You can laugh at me as much as you want but yes, this was one of the questions I asked my very best friend Google when I was expecting my first baby. She was due early January so she was clearly going to be a winter baby. It was also one of the coldest winters in the past decades when I was 8 months pregnant and I had it 30 minutes walk to work every day. On ice. As the footpath was frozen solid with few centimetres thick layer of ice.
Is my baby warm or cold?
When your baby is born, one of the first things you need to learn is to assess if she’s cold or warm. Please, don’t assume that your baby is cold just because her hands are cold. Baby’s hands are cold quite often and it doesn’t automatically mean that the baby feels cold. If you want to be sure, touch the back of baby’s neck. Your hands shouldn’t be uncomfortably cold when doing it. If the back of baby’s neck is warm it means that your baby is ok, even if her hands are cold. In case you want to be extra sure, you can also touch baby’s back or chest. Your baby’s nose shouldn’t be too cold either.
If your baby’s hands are too cold but she seems to be warm enough (on the back of her neck, chest and back), you can give her little baby mittens to help warm her hands up. Some bodysuits with long sleeves have a folding at the end of the sleeve that can be put over baby’s hands. They’re very handy as mittens might be falling off baby’s hands often. There’s no need to put extra layer of clothes on your baby because of a cold hands.
Going outside with your new winter baby
Your baby needs fresh air and you should take her out every day unless the weather is completely awful. You can start taking your baby for walks as soon as you feel good enough to go for a walk yourself. Given that your baby is fine and healthy, of course. Your baby might be only few days old when going for her first walk outside. The rule is: Keep your baby warm but not hot. You might want to protect your baby from strong wind more than from cold air. Putting the rain cover over your buggy will help you do that. Even if it’s not raining.
If you’re carrying your baby in a carrier or wrap, make sure the wind isn’t blowing towards baby’s face. Usually the baby is very close to you, your own body will warm her up so she doesn’t need to be overdressed. In this case, get a baby wearing jacket and put it over yourself and your baby in winter.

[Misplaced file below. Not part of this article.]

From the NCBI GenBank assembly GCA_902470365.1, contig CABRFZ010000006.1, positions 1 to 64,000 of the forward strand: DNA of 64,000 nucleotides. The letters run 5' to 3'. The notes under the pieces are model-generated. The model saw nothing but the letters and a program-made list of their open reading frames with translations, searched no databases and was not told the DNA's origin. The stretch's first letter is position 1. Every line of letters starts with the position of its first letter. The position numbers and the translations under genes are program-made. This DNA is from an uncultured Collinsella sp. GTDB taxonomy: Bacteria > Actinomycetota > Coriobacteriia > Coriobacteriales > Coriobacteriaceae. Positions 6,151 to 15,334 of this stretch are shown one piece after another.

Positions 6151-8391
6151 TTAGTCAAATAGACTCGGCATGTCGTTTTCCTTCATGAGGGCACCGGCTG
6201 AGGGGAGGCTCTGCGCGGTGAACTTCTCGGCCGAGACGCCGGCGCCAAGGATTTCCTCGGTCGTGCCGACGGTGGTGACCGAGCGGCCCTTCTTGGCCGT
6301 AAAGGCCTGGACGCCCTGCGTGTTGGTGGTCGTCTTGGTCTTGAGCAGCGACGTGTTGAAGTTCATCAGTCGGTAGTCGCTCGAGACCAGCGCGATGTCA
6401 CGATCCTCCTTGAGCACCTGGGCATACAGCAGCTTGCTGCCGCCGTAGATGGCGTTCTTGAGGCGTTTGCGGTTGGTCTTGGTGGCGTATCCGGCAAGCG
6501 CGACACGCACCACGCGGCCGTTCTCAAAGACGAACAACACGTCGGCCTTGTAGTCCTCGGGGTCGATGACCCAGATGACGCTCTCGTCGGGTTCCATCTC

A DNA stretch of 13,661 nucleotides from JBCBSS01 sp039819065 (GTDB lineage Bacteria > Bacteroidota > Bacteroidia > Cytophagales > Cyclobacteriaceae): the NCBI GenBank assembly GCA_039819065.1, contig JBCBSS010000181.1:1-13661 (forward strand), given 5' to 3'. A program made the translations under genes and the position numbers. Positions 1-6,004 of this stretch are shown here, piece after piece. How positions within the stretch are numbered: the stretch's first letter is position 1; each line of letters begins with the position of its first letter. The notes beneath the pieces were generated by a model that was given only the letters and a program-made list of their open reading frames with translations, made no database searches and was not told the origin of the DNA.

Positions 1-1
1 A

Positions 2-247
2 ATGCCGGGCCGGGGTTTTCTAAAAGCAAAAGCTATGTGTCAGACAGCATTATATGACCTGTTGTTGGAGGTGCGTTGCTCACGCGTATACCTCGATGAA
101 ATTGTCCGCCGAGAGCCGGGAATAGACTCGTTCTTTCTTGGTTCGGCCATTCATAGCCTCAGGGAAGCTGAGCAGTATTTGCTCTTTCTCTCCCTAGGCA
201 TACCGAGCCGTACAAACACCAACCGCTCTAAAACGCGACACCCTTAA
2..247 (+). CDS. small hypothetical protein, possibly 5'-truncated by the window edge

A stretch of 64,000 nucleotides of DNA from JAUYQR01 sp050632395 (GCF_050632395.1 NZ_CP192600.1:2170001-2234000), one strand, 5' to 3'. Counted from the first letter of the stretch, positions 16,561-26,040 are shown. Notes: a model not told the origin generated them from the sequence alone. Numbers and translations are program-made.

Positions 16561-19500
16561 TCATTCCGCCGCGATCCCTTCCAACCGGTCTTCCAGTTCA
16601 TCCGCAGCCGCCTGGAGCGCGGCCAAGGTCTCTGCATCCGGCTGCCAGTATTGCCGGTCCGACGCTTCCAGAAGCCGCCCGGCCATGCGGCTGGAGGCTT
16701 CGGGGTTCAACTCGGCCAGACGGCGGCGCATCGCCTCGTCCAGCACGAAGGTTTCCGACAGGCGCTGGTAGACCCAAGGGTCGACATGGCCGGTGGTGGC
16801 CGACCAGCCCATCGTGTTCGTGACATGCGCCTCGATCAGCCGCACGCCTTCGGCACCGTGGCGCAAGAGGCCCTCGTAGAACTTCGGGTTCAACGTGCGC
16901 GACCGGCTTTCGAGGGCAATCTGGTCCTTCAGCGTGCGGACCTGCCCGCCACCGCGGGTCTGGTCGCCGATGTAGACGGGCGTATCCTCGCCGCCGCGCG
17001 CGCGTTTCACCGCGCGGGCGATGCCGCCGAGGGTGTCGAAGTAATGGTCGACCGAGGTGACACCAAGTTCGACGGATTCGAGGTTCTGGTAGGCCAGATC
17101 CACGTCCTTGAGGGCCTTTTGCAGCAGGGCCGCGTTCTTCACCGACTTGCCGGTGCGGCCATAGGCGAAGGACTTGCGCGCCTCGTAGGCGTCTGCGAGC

Keep your baby warm but not too hot
When dressing your baby for a winter walk, start with usual indoor baby clothes like body suit, sleep suit (they’re so cute in them, aren’t they?) or T-shirt & trousers. Put on the winter suit and your baby is ready to go. In case it’s too cold, you can put extra layer under the winter suit or use a warmer jumper instead of a T-shirt over her body suit.
Little tip: When buying a winter suit, make sure it’s suitable for wearing in a car seat – 5-point harness can be put on over it.
Thick, warm winter suits are not necessary for a baby in a carrier, who’s being naturally warmed up by you and is under your own winter jacket. When your baby is going out in her pram, use a footmuff or warm baby blanket to protect her from cold air and wind. Check your baby often to make sure she’s comfortable. No two babies are the same, so it’s really up to you to figure out how many layers of clothes your baby needs.
Overdressing your baby might lead to overheating, sweating and than baby is more likely to catch a cold if she comes in contact with cold air. Less is sometimes better. My first baby was always happy with one layer less than I wore myself, but the second one needed extra layer on. I never needed a winter coat for my son during the “not yet walking” winter as baby blanket in the stroller was so warm that he would sweat each time I put a winter coat on him. You’ll soon figure out how much clothes to put on your own baby 🙂
Hat & scarf
Protect your baby from losing the body heat through her head. Babies need to wear hat when they’re outside in a cold weather. In comfortable room temperature (18-22 degrees) there’s no need to put a hat on. Even right after being born your baby doesn’t need a hat, skin to skin contact is much better and will help maintain baby’s temperature at a comfortable level.
When it comes to using scarfs in winter, little babies don’t need scarf as their neck is still too short. Simply cover baby’s chest to make sure there’s no cold air coming right onto it. Bigger baby or toddler can wear a neck warmer which is better than long scarf that might get too tight around the baby’s neck.
How about the shoes?
Babies that are not walking yet don’t need shoes. Keep their little feet warm by putting on warm socks or/and fabric booties. You can also get socks holders to make socks stay put on baby’s feet.
Enjoy your winter walks and don’t forget to take loads of pictures of your baby in those cosy little winter suits and hats 🙂